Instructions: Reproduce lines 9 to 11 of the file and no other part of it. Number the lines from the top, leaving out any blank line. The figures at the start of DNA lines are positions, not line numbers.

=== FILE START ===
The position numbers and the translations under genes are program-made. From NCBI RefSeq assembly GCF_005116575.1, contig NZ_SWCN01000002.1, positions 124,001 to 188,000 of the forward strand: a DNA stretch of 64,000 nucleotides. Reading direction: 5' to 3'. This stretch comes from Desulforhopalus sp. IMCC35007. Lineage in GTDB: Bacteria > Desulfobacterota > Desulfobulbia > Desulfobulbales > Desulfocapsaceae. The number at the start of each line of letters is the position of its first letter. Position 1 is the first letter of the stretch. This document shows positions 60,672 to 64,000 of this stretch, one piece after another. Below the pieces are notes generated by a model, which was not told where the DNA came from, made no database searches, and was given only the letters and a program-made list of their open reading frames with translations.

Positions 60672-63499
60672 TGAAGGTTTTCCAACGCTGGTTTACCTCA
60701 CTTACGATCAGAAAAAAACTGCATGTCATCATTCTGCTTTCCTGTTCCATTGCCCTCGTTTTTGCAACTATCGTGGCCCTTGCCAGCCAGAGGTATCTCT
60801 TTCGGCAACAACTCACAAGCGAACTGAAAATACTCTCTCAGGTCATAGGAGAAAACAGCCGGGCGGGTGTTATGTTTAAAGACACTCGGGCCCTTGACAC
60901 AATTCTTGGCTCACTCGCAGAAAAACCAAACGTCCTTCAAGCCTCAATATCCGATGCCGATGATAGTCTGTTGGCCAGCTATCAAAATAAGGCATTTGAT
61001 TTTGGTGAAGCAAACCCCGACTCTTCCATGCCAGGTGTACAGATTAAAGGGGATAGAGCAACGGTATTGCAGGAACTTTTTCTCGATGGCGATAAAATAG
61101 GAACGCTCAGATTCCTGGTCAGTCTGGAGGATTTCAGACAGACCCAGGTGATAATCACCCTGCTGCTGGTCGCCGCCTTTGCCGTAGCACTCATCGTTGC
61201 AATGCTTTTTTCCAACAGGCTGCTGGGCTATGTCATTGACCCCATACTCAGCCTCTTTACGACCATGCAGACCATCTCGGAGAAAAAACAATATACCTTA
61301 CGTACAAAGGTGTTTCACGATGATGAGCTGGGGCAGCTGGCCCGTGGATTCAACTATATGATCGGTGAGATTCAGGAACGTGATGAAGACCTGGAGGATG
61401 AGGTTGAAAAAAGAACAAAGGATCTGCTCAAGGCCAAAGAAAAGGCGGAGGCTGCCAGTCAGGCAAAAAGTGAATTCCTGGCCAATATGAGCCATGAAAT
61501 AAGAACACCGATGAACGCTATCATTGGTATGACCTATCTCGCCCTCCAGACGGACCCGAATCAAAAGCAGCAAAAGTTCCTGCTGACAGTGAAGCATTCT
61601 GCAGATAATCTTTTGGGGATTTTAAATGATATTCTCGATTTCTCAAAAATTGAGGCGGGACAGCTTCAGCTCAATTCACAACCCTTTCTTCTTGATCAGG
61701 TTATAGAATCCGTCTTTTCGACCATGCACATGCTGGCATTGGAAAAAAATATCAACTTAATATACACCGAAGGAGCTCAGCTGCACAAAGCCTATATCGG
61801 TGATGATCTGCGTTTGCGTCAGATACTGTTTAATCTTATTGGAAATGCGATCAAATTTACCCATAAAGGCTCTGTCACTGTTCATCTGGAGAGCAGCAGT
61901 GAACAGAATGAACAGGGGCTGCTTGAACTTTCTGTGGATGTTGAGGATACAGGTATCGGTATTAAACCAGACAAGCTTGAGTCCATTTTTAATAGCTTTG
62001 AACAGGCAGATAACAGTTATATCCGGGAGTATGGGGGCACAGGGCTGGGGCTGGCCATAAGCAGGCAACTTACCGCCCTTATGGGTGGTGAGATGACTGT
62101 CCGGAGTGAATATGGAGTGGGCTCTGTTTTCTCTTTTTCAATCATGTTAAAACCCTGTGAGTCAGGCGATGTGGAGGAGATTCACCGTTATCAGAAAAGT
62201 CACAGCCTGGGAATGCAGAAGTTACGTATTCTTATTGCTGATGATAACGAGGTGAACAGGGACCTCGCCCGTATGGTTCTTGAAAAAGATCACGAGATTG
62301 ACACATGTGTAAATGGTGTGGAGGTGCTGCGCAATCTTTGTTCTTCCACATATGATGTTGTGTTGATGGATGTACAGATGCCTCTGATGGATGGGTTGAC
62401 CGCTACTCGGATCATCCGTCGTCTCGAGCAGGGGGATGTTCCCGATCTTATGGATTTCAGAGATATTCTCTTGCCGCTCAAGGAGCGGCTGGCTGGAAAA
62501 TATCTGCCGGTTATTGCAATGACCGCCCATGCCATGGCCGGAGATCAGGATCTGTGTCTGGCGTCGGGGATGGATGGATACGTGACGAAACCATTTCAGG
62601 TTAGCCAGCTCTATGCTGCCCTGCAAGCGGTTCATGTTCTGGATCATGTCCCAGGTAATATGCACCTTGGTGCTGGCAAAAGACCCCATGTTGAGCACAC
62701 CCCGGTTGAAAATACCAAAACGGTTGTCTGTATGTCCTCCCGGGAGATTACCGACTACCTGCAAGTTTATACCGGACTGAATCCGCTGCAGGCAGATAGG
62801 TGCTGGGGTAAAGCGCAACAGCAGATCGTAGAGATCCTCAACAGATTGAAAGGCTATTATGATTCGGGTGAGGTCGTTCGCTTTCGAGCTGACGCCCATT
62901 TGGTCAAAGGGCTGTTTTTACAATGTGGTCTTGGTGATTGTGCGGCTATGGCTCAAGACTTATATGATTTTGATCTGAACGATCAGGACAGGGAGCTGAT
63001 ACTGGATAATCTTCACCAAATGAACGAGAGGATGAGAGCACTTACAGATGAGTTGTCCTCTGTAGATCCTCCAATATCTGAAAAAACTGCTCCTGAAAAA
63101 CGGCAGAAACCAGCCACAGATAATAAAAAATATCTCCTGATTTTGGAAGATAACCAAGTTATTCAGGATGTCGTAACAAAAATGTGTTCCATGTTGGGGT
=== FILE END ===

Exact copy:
61201 AATGCTTTTTTCCAACAGGCTGCTGGGCTATGTCATTGACCCCATACTCAGCCTCTTTACGACCATGCAGACCATCTCGGAGAAAAAACAATATACCTTA
61301 CGTACAAAGGTGTTTCACGATGATGAGCTGGGGCAGCTGGCCCGTGGATTCAACTATATGATCGGTGAGATTCAGGAACGTGATGAAGACCTGGAGGATG
61401 AGGTTGAAAAAAGAACAAAGGATCTGCTCAAGGCCAAAGAAAAGGCGGAGGCTGCCAGTCAGGCAAAAAGTGAATTCCTGGCCAATATGAGCCATGAAAT